Loremageddon 2019, Day Nineteen: Shard Vellica, the Cleavehull Sea, the Knotkeepers

Hello, folks, and welcome to day nineteen of Loremageddon! This time we’re looking at a continent-sized space rock, a rather vicious body of water–if it wasn’t clear from the name–and a paladin-like order of knights with a few extra wrinkles. Or perhaps tangles would be a better choice of words? Let’s begin!

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Snippet #1: Shard Vellica (World: Creation’s Fringe… sort of)

Those Fringers who actually live on Creation’s Fringe agree that people live on Shard Vellica. Or, something lives on Shard Vellica. Or at least, all other things being equal, someone or something surely lived upon Shard Vellica at some point. Whenever it passes closes to the Fringe, which it does every few weeks due to a highly-irregular ovoid orbit, Vellica blocks out the sun, and lights often appear as golden pinpoints along the planetward side. Someone must have put them there, yes?

An astute astronomer might observe that Vellica’s orbit should lead to it crashing into Creation’s Fringe in short order, and indeed it should. However, the Uncanny Marrow always stretches out to drive the continent-sized mass just far enough away from the Fringe to avert a collision. Over time this process has worn down certain areas of Vellica and imbued them with an unearthly blue glow. Whether this will continue until the Shard splits into multiple pieces or it will develop some form of resistance to the Marrow’s energies is difficult to say.

Otherwise, Vellica is pockmarked by many areas of ancient construction. While its passes by the Fringe last just a few minutes, this has provided astronomers, architects, and historians the chance to analyze Vellica at a distance. It features three primary zones or “sweeps” of architecture. One uses a more reinforced style with slanted, thick structures and darker metals. This has come to be dubbed the “fortress” style, and while not aesthetically pleasing, its materials’ own darkness against Vellica’s would make them harder to target.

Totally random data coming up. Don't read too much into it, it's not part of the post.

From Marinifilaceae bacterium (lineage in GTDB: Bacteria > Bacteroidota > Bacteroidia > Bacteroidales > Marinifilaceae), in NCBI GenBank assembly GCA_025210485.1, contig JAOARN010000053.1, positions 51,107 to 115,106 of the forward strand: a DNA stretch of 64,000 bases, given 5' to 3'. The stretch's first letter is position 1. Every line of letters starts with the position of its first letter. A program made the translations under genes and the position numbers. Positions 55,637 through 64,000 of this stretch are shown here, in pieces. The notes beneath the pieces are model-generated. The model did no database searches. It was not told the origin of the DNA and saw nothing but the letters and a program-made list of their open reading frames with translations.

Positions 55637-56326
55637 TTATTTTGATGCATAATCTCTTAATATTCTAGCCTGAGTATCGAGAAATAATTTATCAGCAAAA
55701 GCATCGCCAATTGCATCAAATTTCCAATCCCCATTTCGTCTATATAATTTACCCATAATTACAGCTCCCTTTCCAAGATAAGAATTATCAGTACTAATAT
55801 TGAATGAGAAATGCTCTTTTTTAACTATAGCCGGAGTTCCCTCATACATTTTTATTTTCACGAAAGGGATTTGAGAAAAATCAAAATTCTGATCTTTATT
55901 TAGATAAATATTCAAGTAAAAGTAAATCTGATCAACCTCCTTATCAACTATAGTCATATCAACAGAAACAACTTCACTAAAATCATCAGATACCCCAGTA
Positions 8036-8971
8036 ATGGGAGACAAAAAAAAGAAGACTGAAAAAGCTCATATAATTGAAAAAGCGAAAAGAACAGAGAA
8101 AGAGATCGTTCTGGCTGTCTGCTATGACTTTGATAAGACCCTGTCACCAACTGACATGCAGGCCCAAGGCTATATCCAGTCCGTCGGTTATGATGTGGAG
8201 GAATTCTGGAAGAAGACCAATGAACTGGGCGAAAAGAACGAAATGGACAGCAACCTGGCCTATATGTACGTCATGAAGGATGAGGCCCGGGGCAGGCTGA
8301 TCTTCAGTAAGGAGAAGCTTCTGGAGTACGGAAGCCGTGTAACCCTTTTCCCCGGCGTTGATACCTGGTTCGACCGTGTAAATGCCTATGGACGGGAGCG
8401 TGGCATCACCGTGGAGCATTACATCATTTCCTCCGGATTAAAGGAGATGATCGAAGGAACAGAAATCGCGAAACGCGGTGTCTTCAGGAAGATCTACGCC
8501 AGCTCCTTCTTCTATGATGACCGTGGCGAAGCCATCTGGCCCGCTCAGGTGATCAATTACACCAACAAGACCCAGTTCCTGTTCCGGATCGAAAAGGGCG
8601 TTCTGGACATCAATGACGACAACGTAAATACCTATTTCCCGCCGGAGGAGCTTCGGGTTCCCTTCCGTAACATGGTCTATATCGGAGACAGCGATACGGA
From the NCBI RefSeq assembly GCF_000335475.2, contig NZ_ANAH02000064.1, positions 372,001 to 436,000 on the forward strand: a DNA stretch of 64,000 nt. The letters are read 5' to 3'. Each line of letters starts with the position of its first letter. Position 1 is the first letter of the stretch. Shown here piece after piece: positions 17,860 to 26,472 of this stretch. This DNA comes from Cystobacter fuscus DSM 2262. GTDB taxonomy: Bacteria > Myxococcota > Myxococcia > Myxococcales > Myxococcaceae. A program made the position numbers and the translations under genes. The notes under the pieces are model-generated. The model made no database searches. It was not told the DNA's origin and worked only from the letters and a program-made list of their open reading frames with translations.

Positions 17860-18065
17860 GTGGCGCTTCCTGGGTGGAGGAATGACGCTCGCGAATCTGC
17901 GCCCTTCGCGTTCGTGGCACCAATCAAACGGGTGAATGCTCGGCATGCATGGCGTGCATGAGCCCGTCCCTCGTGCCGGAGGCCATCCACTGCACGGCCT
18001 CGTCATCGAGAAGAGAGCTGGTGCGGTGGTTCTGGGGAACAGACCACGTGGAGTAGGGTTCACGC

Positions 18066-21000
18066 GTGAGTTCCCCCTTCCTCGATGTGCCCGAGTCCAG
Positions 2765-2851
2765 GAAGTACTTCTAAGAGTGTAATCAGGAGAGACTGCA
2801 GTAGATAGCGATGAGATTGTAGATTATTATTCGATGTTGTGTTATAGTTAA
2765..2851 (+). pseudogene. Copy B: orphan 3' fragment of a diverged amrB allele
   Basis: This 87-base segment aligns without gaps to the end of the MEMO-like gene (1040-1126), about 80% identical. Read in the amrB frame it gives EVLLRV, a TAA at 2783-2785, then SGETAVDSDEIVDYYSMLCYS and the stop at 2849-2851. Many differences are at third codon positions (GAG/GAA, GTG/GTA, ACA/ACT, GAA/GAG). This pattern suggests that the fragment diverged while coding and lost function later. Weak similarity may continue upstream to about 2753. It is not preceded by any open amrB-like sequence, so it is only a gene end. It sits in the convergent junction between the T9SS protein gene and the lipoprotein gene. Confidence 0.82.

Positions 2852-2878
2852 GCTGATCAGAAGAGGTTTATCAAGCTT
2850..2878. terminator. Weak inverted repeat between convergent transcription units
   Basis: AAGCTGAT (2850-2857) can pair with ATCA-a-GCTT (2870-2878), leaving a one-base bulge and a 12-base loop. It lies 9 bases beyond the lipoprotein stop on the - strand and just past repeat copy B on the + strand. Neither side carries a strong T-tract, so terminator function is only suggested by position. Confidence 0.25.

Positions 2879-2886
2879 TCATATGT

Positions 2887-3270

The other styles have come to be called the “harbor” and “refractory” styles, with the former featuring prongs of silvery metal not unlike the docks of a great harbor, and the other using many metallic and crystalline compounds in broad arrays of faceted domes and angular connections.

The rationale behind these ancient works is lost to those watching Vellica pass from the Fringe.

Snippet #2: the Cleavehull Sea (World: Canno)

The storm-lashed waters of the Cleavehull Sea require more explanation than might at first be thought. While a new sailor–if they’ve been living in the backwoods all their life, that is–might look upon the mordant waves and think those answer enough, this perilous realm of surf and howling wind takes its name from deadlier things yet. In the Age of Splendors, the Cleavehull was known as the Ambertide, and in those days Canno’s people had laced its waves with powderized copper which allowed them to lay an enormous enchantment upon the whole sea.

Though weak at first for being spread across such a huge area, the Ambertide’s enchantment helped anchor the current, and allowed arcanatech to function hundreds of miles from the shore even before it settled in. Better still, it sped ships along, adding buoyancy as well as helping to sustain their hulls against rust and wear, and was primed to grow stronger over time–after all, since any mage could manipulate it locally to suit their own ship’s needs, why not provide greater latitude to their spellcraft? This was among the crowning achievements of the Age of Splendors, and Morsibrand often lamented that he was born too late to partake in its creation, for every available mage of that century did so.

With this framework created, Canno’s peoples built enormous floating docks and shipyards. The submersible sea-forts of the Ulmish empire ensured their safety. Tens of thousands of ships plied the Ambertide each day, and so too the day the Loar arrived upon Canno. A single squadron of Loar sky-engines flew over the Ambertide that day, directing the genocidal guns of the downed Loar warship.